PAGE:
Education flip-flops in 2020
The pandemic disrupted classes and school district plans around the country this year
COVID-19 upended education this year, forcing a mass experiment in crisis homeschooling and online school. Protests this summer also reached campus, driving not just public statements but changes in grading, admissions, and school safety. And while student debt cancellation and Betsy DeVos’s replacement as secretary of education may dominate next year’s education headlines, this year’s financial crisis for colleges will also have far-reaching consequences. Here are 2020’s top education stories.
Starting in Washington, schools first closed for a few days to disinfect classrooms. Then for two weeks to slow the spread of COVID-19. Then March became April and closures became indefinite, lurching families and students into distance learning.
For many families, virtual classes proved a nearly insurmountable barrier, particularly for those with special education students. Into the fall, students faced technical difficulties, dramatically changed testing standards, and virtual solutions that were sometimes worse than the problems they were trying to solve. Schools battled shortages as they bought thousands of laptops and beamed Wi-Fi into school parking lots. Many continued offering school lunches to help out struggling families.
In the face of technical obstacles, struggling students, and an exodus of families to alternative education options, many school districts were desperate to reopen in the fall. Teachers unions were equally desperate to avoid reopening, with some protesting and threatening “safety strikes.” New York City delayed the start of school twice. Older teachers contemplated early retirement, while concerns grew that new teachers might quit after facing more first-year challenges than usual. Some educators found creative ways to teach safely in person, such as music teachers allowing singers to hum instead of sing indoors.
Around the world, students returned to classrooms in large numbers, but by October only 16 percent of U.S. school districts were providing full-time, in-person classes. By November, studies suggested that classrooms with young children are not coronavirus superspreaders, offering hope that states could start prioritizing a return to semi-normal classes soon.
While colleges and universities started putting new pandemic procedures in place early in the summer, few of those plans survived the fall surge of COVID-19 cases. Students faced a whiplash of rapidly changing instructions, with some returning home just weeks after moving into their dorms. As the pandemic ate into their budgets, some schools started cutting sports programs that brought in less money, leaving students on scholarship or who picked a school for a dropped activity in a bind. Other students felt cheated after paying thousands of dollars in tuition only to spend much of the spring semester taking online classes from their bedrooms, and some sued for refunds for the lost experience. Coming into the fall, a large number of young adults opted to put off going to college altogether rather than dish out the money under a shroud of uncertainty. All this left higher education in a pretty poor place, though elite schools with deep pockets tended to fare better.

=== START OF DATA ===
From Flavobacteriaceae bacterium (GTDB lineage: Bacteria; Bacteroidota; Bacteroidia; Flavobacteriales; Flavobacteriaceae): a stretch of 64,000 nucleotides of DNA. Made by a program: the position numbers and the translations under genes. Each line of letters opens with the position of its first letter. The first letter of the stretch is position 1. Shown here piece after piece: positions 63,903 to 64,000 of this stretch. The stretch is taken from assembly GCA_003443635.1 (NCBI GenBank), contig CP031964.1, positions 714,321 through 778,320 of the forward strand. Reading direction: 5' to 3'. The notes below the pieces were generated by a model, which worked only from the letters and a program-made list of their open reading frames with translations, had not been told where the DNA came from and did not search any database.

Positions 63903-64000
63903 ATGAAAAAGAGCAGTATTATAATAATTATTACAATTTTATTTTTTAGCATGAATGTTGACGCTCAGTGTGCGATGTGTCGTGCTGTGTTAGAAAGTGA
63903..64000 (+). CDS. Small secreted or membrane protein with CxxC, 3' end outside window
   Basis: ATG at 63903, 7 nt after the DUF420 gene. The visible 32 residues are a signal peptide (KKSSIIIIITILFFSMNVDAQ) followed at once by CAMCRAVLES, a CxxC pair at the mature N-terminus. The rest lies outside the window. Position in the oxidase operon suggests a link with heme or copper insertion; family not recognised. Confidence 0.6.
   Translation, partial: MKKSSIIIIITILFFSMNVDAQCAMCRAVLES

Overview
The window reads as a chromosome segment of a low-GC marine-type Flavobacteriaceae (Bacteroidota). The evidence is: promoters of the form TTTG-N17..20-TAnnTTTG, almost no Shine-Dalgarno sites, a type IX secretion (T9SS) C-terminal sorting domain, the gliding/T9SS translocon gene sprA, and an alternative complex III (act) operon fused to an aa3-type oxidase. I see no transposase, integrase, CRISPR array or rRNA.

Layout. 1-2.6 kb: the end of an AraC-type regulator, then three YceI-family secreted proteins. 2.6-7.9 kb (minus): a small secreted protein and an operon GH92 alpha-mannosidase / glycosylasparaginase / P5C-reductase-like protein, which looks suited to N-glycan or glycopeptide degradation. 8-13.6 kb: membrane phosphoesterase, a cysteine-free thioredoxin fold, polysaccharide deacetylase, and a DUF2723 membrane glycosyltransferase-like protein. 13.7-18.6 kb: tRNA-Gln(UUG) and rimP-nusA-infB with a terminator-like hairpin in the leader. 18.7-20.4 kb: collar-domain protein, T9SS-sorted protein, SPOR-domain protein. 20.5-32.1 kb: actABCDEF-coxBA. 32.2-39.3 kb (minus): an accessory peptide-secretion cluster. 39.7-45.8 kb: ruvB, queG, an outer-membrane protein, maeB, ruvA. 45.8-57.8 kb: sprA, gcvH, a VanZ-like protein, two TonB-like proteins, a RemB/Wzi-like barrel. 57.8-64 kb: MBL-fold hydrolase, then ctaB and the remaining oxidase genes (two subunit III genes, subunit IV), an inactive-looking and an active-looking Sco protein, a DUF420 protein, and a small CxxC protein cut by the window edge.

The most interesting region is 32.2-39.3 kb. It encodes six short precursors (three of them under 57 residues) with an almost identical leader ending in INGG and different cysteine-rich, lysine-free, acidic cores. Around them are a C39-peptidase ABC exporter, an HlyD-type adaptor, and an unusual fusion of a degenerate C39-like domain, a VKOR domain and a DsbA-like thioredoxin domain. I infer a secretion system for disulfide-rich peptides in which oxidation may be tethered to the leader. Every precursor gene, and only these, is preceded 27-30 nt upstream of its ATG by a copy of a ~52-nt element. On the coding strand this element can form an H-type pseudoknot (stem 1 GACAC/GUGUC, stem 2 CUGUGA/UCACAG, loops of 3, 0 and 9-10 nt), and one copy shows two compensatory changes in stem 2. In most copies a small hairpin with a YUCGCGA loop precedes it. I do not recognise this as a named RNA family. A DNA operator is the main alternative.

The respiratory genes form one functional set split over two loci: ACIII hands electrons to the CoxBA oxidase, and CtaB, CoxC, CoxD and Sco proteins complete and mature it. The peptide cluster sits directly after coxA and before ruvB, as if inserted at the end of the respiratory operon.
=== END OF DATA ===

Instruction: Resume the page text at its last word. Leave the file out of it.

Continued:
But many institutions couldn’t entirely blame the pandemic for a rough year. The “Varsity Blues” admissions scam that rippled through higher education last year continued to bear rotten fruit: A report in September found some University of California schools accepted underqualified applicants in exchange for donations and other questionable conditions. And a separate investigation by the Department of Education found U.S. colleges and universities failed to disclose more than $6.5 billion in funding and resources from foreign nations.
The nation’s colleges and universities also found themselves caught up in the tense race relations of 2020…
Many K-12 schools took cues from the protestors who flooded the streets this summer after the death of George Floyd in Minneapolis. A Virginia school district spent $20,000 to host author Ibram X. Kendi for an hour-long discussion of antiracism and another $24,000 on his books. Some schools have opted to teach The New York Times’ controversial and flawed 1619 Project, sparking backlash. Other schools took a more practical step, cutting ties with local police departments.
Colleges and universities wrote statements pledging to confront racism. Princeton University’s statement, which said racism still influences the school, prompted an investigation from the U.S. Department of Education. Like many schools, Princeton receives federal funding that cannot sponsor racial discrimination. Meanwhile, an appeals court upheld affirmative action and agreed with Harvard that its admissions process does not illegally discriminate against Asian Americans. Undaunted, the Justice Department sued Yale in August on similar charges.
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